The tanks are lovely and the fish look great. I can only foresee one possible problem looming in the 15 gallon. The guppies that have long beautiful fins may pose a red flag for Mr. Betta. Bettas generally do not coexist well with other long finned fish in their territory. It MAY work in that size tank but you should watch that the betta is not feeling that the male guppies might be another male betta. They would not stand a chance if he decides that they pose a threat. That would be a shame and I would hate not to have mentioned it.
Otherwise thanks so much for sharing the videos. They are really nice.
I don't care too much about the guppies in the 15G, the betta is my new project for this tank. Guppies will eventually go in the 55G with the Oscar if they become a problem. I'd like to breed the betta, should I put a female in there only when he has built a bubble nest? Can I raise the betta's fry in that tank? As for the 20G, that's where I want the pretty guppies, I'm trying to breed the four points male with the black female, can't wait to see what all those babies will look like once adult. How about the corys? Does anyone think I could breed them in the 20G?
P.S. All the plants in those tank are really low maintenance and easy to grow.
There is a lot more to breeding bettas than there is to breeding livebearers like guppies so I suggest that you do some studying up on the subject first. You have to condition both the male and female with special foods for a while ahead of time and you will need to make sure you have the equipment ready. It does not sound like you have any idea what is needed and you really need to be aware before you start or you risk the loss of your breeding pair and the eggs. It can be a vicious and violent experience if you do not know what to do.
It is also something that is going to entail a lot of work for at least 3 months and probably longer. This means cleaning a lot of jars and containers and tanks daily to prevent deformation of the fins of your fry. If you do not feel up to 18 to 20 hour days and having a whole room of your house devoted to nothing but your betta fry then it would be my recommendation to let someone else do the breeding and you get your bettas from them. If you have your heart set on it then don't let me stop you but for heaven's sake go into it with your eyes wide open or you will find it is a different world than you planned on.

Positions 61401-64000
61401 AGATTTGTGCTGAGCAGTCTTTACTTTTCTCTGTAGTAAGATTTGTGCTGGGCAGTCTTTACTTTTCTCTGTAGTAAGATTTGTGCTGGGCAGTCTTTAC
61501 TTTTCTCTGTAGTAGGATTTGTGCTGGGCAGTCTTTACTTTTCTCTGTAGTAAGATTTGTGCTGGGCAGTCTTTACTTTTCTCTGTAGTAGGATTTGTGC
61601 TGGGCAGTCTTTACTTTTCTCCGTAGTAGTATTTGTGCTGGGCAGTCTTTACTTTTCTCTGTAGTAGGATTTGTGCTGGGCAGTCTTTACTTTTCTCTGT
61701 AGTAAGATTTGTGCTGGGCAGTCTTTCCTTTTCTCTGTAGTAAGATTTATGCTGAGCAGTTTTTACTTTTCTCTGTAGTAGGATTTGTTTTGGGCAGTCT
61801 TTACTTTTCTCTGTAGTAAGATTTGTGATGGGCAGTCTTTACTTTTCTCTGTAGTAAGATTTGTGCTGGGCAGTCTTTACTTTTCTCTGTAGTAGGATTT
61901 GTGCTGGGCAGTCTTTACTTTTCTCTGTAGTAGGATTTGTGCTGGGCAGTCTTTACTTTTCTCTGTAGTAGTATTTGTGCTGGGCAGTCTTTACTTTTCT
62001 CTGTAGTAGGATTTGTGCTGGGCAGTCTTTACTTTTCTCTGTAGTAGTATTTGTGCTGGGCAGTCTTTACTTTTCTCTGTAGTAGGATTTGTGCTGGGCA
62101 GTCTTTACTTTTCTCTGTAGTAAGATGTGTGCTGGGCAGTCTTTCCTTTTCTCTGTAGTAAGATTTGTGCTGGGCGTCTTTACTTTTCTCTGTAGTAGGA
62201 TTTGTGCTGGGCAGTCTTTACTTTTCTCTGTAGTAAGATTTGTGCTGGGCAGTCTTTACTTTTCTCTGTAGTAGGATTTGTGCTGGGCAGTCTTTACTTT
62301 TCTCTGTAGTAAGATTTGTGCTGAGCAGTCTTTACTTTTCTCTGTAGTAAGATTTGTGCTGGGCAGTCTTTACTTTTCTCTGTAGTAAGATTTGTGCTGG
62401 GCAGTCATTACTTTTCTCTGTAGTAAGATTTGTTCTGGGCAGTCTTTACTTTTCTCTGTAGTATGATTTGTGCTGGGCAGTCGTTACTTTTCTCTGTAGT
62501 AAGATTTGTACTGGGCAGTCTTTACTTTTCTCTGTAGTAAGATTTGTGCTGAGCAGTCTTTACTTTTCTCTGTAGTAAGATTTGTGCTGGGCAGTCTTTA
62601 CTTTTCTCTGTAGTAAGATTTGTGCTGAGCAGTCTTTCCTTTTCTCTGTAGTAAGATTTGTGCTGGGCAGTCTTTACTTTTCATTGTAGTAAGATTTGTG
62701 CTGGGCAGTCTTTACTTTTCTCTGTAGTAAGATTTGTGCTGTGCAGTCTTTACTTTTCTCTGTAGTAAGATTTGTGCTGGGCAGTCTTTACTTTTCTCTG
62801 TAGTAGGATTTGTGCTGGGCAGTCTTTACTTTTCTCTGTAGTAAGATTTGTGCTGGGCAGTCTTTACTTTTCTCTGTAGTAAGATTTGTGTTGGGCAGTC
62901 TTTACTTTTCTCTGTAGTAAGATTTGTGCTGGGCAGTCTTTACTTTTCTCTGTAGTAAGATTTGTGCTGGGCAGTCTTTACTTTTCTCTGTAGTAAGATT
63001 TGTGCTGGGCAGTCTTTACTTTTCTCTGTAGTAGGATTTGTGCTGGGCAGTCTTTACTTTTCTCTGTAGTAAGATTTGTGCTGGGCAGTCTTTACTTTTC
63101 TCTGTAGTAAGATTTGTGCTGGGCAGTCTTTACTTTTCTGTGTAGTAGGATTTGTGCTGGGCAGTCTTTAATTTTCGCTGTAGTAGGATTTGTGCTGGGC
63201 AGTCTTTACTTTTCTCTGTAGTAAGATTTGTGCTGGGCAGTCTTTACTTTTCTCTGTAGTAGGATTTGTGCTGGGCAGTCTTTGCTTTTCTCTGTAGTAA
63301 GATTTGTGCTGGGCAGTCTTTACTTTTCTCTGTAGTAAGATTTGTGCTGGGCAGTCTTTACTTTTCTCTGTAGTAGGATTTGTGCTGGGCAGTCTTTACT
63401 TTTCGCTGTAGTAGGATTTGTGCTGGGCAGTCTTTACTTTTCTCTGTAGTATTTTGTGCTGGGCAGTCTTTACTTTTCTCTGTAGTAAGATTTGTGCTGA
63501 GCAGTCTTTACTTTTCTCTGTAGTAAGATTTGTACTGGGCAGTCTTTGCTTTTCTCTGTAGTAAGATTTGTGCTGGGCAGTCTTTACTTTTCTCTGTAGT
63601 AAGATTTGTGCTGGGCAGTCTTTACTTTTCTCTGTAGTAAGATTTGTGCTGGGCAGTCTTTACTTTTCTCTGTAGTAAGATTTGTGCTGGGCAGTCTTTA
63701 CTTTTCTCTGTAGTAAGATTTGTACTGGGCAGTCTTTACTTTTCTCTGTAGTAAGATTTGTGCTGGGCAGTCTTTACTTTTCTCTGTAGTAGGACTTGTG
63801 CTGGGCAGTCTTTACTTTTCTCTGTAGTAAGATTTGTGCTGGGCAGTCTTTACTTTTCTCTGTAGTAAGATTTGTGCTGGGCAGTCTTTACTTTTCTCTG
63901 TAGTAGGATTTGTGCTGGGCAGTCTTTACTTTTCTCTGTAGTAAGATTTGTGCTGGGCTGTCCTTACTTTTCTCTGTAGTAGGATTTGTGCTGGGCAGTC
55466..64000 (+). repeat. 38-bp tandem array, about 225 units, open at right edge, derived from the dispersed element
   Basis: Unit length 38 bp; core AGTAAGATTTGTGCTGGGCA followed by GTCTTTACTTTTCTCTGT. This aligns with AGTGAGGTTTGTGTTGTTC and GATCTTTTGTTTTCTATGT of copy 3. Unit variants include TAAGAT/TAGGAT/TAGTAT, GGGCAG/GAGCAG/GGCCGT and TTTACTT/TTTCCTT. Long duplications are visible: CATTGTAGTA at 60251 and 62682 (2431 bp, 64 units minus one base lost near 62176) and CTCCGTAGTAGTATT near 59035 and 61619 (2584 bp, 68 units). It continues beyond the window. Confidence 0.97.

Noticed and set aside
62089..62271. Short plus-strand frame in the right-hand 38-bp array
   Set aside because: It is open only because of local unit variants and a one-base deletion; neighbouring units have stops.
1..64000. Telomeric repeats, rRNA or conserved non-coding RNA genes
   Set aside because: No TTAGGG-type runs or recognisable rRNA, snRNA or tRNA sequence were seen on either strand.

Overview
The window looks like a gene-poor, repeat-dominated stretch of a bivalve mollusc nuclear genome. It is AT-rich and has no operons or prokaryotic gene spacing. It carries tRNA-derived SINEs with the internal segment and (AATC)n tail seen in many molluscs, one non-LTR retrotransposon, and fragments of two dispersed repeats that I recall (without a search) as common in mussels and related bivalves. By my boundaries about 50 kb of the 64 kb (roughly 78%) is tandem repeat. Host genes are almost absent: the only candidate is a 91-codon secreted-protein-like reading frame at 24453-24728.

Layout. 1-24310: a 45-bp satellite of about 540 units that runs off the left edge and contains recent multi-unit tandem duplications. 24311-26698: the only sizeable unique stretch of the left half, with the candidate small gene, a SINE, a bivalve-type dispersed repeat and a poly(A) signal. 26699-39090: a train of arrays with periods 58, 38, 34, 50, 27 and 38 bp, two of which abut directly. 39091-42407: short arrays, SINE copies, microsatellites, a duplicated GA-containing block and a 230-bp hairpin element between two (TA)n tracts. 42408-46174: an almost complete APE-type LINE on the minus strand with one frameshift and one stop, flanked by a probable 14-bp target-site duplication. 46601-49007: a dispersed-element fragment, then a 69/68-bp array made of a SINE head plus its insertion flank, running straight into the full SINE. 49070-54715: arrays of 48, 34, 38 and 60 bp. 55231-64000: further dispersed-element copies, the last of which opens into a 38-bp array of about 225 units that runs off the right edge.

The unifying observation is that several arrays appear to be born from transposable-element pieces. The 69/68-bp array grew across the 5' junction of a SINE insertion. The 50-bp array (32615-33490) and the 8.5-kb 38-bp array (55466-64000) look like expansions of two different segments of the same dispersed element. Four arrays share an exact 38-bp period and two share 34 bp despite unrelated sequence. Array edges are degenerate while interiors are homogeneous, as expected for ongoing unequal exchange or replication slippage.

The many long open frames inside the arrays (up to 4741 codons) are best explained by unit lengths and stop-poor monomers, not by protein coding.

If you are going into it for the money be aware that there is not a lot of money in the raising of bettas and selling them. Few, if any, will be show quality and the others will have to go through a culling process in order to devote your time and energy to the best of the spawning. That is difficult for some people to do, but the kind thing rather than allowing fish that really should not be sold to go on the market.
But back to your questions, if you want to leave either of the parents in that tank then no the fry will not be able to be left there. Better to plan on getting another couple of tanks for the parents and then the female fry can stay there. The male fry will have to go into individual jars or containers so that one fry is in each container or they will kill each other and the females as well. (all the tanks and jars and cups and such have to have daily water changes) The cories will have to move out too as the male betta is going to be left to watch the fry for a while is they will have to be taken out before the spawning. This is not like any spawning you will ever see again. It turns violent when it is over and sometimes before that. NOTHING else can be there. When you start to condition your betta male the other fish have to leave. After the spawning the parents each need a hospital tank to go to to recuperate for a while. Males have been known to die of exhaustion during this process so they need the recuperation and females are usually injured somewhat unless you are very lucky so you need the hospital tank for them too. You are going to need to study this process extensively before you try it.
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